Sandpaper is a key tool to have around the house, but it can be hard to know which grade of abrasive offers the best results for your sanding projects. To make your next project go smoothly and save time trying out different options, it’s important to understand the three main grades of sandpaper: coarse, medium, and fine. Keep reading for more details about these three types, their uses, and how they differ from one another.
What Is Sandpaper Grit?
Sandpaper grit is measured using a gauge number, with lower values indicating coarser grits. For example, #36- to #80-grit are incredibly harsh and rough, whereas #320-grit paper is very fine and contains only tiny abrasive particles.
Sandpaper grit numbers are usually stated clearly on the back of the abrasive. Grit numbers vary from #36 to #320, however, most jobs would require a grit from somewhere in the middle of this range.
Grit Ranges for Sandpaper
Coarse: #36 – #100 Grit
Coarse grit sandpaper is ideal for removing material and shaping surfaces. This type of abrasive has a coarse texture, making it useful for projects that involve stripping away old paint, smoothing slightly rough surfaces, or prepping a piece of wood or metal for varnishing. It is also an excellent aid for shaping surfaces before applying a finish. Use extreme caution while sanding veneer plywood, since the thin surface layers are easily worn away with sanding.
Taking off coats like paint or varnish
Getting rid of blemishes in wood or rusting in metal
Shaping and smoothing wood
Medium: #100 – #180 Grit
Sanding with #100–#180 grit is a great option for those who want more control and accuracy with their sanding job; the medium-grit range allows the user to remove old coatings, smooth out rough surfaces, and prepare areas for future finishes without over-sanding.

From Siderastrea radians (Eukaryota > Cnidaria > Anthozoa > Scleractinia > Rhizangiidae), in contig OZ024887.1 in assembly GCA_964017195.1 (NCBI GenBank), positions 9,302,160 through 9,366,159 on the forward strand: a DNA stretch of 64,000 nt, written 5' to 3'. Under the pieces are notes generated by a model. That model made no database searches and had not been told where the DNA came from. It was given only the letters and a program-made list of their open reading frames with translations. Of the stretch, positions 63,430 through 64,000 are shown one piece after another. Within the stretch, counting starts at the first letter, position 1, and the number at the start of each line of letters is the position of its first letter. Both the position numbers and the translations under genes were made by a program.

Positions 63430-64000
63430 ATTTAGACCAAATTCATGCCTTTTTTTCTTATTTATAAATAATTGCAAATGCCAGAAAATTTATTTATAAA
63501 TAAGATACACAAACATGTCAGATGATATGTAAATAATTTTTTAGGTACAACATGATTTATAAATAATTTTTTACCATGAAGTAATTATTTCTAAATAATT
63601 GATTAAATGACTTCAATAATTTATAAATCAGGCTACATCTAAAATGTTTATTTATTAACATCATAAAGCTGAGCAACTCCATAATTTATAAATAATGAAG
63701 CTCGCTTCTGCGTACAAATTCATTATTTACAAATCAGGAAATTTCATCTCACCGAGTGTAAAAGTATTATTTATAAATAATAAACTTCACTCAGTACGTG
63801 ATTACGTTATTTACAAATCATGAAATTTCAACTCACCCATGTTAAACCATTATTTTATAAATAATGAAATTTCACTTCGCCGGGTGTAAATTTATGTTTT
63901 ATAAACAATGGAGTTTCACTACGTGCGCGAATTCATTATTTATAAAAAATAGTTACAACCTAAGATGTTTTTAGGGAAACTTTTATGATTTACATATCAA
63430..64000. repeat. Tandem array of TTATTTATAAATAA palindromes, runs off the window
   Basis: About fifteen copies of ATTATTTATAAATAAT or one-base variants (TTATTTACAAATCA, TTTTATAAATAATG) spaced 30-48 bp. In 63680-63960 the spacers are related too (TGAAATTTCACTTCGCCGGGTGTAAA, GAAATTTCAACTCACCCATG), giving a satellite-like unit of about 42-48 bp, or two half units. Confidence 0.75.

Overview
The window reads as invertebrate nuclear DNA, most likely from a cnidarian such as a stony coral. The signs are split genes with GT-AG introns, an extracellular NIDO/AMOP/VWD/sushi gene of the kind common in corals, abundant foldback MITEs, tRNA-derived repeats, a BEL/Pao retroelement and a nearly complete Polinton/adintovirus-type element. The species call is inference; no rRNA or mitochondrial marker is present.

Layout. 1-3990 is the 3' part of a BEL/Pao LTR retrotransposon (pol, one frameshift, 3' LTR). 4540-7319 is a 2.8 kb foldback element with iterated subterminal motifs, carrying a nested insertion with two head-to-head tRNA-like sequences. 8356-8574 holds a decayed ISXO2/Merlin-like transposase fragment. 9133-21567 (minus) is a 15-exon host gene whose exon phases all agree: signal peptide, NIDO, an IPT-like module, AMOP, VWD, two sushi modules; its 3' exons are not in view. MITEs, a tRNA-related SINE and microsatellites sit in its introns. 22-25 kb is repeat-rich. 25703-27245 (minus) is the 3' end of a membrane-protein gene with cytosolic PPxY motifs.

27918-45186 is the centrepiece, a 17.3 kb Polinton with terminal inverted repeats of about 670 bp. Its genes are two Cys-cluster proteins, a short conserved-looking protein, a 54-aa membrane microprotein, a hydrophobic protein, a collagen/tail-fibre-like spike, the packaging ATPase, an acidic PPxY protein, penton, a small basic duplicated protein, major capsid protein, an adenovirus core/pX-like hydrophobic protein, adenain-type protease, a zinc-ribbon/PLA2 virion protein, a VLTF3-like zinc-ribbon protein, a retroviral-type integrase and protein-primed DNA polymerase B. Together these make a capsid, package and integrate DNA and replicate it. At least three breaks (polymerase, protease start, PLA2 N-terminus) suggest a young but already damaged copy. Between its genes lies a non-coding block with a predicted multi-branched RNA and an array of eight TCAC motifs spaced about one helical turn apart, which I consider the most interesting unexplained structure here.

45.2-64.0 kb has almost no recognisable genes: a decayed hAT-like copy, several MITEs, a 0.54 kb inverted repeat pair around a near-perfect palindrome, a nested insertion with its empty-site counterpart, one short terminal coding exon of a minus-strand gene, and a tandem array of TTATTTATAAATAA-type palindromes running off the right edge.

Getting rid of scratches
Preparing for final finishes
Fine: #180 – #320 Grit
This type of sandpaper is usually reserved for sanding down surfaces that have previously been worked on, unless the surface is already very smooth and even to the touch. Fine-grit sandpaper is sometimes used to roughen glossy paint before applying another layer. If you plan on staining the wood often, you shouldn't sand it with anything finer than 320 grit. Abrasives with a fine grit are ideal for finishing wood furniture.
Getting rid of protruding wood grain fibers
Scuffing between coats of finish
Types of Sandpapers
Aluminum oxide: This long-lasting synthetic grit is a great option for sanding wood and metal.
Emery: Usually used to polish metals as it is generally too rough to sand wood with.
Garnet: Utilized for fine sanding in woodworking. Garnet is somewhat softer than emery.
Silicon carbide: This type of sandpaper is the most resilient of all synthetic abrasives and may be used to sand a variety of surfaces including plastic, metal, and wood.
What Is the Best Sandpaper Grit for Wood?
Sanding may be done manually or with an electric sander, although the latter is far more efficient. Disc, sheet, and belt sanders are all available for use with power equipment.
While selecting a sandpaper grit for wood, keep the following in mind:
It is difficult to strip paint or varnish using fine grit sandpaper.
Since medium sandpaper leaves a coarse surface finish, it must be followed with a finer grit abrasive. Choose a specific grit number according to desired finish.
Material may be quickly stripped away using coarse sandpaper.
Other Sanding Tools
Sanding sponges are pads with grit built in. They work well on both curved and flat surfaces and may be used for wet or dry sanding. They are more durable and reusable than sandpaper. Sanding sponges with built-in channels protect the abrasive from getting clogged with dust.
Steel wool is an abrasive that can allow you to work on surfaces that sandpaper cannot. Steel wool may leave little strands behind that can soon rust and discolor. Bronze wool is a non-rusting alternative.
Refinishing pads are flexible and reusable sheets of non-shedding abrasive material. You may cut them to whatever size or shape you like.
Drywall screens are open-mesh metal items that are used to level joint compound and plaster. They are less prone to clogging than drywall sandpaper and may be readily cleaned for reuse.
Overall, there are three primary grades of abrasives, each with its own purpose and benefits. Regardless of which type you choose, make sure to wear a dust mask and protective eye gear when sanding for your safety. With these tips in mind, you are ready to take on any project with ease!